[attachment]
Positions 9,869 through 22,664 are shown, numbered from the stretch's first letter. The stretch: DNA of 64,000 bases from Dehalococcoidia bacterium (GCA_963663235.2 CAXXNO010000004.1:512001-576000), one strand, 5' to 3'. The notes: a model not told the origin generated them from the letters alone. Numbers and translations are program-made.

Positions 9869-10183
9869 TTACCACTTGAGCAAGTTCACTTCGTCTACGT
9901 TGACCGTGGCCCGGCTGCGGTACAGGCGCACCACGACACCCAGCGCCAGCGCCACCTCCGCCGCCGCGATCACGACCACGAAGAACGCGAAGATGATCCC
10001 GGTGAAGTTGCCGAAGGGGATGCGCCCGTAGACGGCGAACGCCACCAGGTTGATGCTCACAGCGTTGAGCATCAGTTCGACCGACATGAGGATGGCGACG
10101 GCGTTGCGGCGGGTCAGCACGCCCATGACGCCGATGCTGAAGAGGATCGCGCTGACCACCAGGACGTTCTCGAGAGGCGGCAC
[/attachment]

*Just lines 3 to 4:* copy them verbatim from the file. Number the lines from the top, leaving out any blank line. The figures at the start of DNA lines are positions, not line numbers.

9869 TTACCACTTGAGCAAGTTCACTTCGTCTACGT
9901 TGACCGTGGCCCGGCTGCGGTACAGGCGCACCACGACACCCAGCGCCAGCGCCACCTCCGCCGCCGCGATCACGACCACGAAGAACGCGAAGATGATCCC